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Infections Are Serious Threats for People with Cancer

Learn How to Protect Yourself

by Linda Graviss, MT, CIC, and Roy Chemaly, MD, MPH, FIDSA, FACP

About Coping

Good handwashing is the easiest and most effective way to prevent the spread of germs.

Did you know that your body’s number-one defense against infections is often compromised when you have cancer? Both chemo­therapy and radiation therapy can weaken your immune system, lessening its abil­ity to put up a good fight against the germs that cause infections. Moreover, surgery and other medical procedures break or damage the skin – your body’s primary infection defense – increasing your risk for developing infection.

Your weakened immune system and damaged skin barrier, combined with increased exposure to healthcare set­tings during cancer treatment, also puts you at risk for acquiring nasty germs like MRSA and C. diff that can’t easily be treated with common antibiotics. However, there is good news. You can take action to protect yourself.

The most effective way to prevent the spread of germs is also the simplest – good handwashing. It’s important to wash your hands thoroughly and often. (See sidebar for an explanation of the proper technique.)

Be especially careful in the kitchen. It harbors more bacteria than any other room in the house.

Author of Article photo

Dr. Roy Chemaly

You can also use an alcohol-based hand sanitizer gel to clean your hands when getting to a sink is inconvenient, such as during a doctor’s office visit. Use a quarter-sized drop of the gel and rub your hands together (just as you would when washing with soap and water) until the gel is dry. It’s a good idea to always carry a small container of hand sanitizer with you whenever you are away from home.

Protect Yourself at Home
No matter how often you clean your house, you won’t be able to completely rid it of germs. So it’s important to limit your exposure.

Wash your hands whenever they are dirty, before you eat or drink, and after blowing your nose, sneezing, or using the restroom. Always keep your hands away from your face. Germs on your hands can get directly into your system through the mucous membranes in your nose, eyes, and mouth. When you have to cough or sneeze, cover your mouth and nose with a clean tissue, or make a habit of coughing or sneezing into the crook of your arm. Also, don’t share personal hygiene items like toothbrushes, towels, makeup, or creams.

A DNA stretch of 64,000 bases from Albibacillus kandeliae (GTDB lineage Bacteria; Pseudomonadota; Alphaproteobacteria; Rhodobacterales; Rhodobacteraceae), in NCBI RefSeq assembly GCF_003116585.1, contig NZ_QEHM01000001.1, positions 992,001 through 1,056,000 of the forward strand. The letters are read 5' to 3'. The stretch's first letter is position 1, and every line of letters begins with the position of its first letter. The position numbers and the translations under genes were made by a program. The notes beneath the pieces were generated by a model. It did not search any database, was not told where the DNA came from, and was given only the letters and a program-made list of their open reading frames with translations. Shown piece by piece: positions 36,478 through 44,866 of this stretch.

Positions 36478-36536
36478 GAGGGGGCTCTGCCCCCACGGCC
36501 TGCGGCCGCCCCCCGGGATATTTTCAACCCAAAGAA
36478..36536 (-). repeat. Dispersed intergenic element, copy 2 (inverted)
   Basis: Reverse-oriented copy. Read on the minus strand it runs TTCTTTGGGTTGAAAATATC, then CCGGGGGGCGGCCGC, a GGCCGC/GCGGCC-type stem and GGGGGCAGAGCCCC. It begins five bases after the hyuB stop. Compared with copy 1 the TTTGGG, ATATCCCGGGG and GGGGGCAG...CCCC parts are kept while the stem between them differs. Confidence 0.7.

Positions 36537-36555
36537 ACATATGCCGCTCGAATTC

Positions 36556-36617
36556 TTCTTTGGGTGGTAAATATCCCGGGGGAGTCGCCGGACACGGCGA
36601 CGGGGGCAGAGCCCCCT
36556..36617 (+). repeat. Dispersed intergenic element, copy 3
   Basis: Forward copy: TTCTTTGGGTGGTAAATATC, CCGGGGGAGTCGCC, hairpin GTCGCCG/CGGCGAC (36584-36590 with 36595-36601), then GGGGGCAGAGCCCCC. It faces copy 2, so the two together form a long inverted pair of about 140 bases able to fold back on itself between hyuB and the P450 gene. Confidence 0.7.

Author of Article photo

Linda Graviss

Be especially careful in the kitchen. It harbors more bacteria than any other room in the house. Always wash your hands thoroughly before preparing foods, and be extra vigilant about washing them after handling raw meat. Never share eating utensils, dishes, or drink­ing glasses. Follow your doctor’s orders about eating raw fruits and vegetables. If you are allowed to eat raw foods, make sure to wash them thoroughly.

Keep your home as clean as pos­sible. Fix leaks and any water damage that occurs right away, as wet surfaces can be a breeding ground for mold, mildew, and other germs. When you have visitors, remind them to cover their coughs and wash their hands upon entering your home.

Fight Germs by Washing Your Hands …
the Right Way

Step 1: Start by wetting your hands with warm water.
Step 2: Apply enough soap to form a good lather.
Step 3: Rub your hands together for 15 to 30 seconds. The rubbing action helps to remove the germs from your skin.
Step 4: Make sure you scrub all your fingers, your thumbs, your palms, and the backs of your hands.
Step 5: Don’t forget to scrub under your fingernails. That’s where germs love to grow.
Step 6: Rinse your hands with warm water.
Step 7: Dry with a clean towel.

Protect Yourself in Public
If your white blood cell count is low, stay away from crowded places, and wear a mask over your nose and mouth when you do leave your home. Steer clear of con­struction areas where large amounts of dust and dirt may be in the air. Avoid contact with people who have symp­toms of cold, flu, or other infections.

Protect Yourself in Healthcare Settings
A clean healthcare environ­ment is important for all people, but especially for those who are undergoing cancer treatment. Germs can live on environmental surfaces and medical equipment in hospital rooms for a long period of time. In addition to the cur­rent standard disinfection practices, new technologies are being developed to decrease infection-causing germs in healthcare settings, which is good news for cancer survivors. However, it’s still important to educate yourself about your hospital’s disinfection policies and to ensure that any health­care provider you encounter cleans their hands with soap and water or a waterless alcohol sanitizer before coming in contact with you.

Work with your doctor to create an infection defense strategy. Ask him or her how your treatment will affect your immune system, what activities you should avoid, and what you can do to protect yourself from infection. You are your own best defense against infection. Learn the steps to protect yourself – and follow them.

♦ ♦ ♦ ♦ ♦

Dr. Chemaly is a professor of medicine, a fellow of the Infectious Diseases Society of America and the American College of Phy­sicians, and the director of the Infection Control Section at The University of Texas MD Anderson Cancer Center in Houston, TX. Linda Graviss is the manager of the Infection Control Section at MD Anderson and is board certified in Infection Control.

This article was published in Coping® with Cancer magazine, September/October 2015.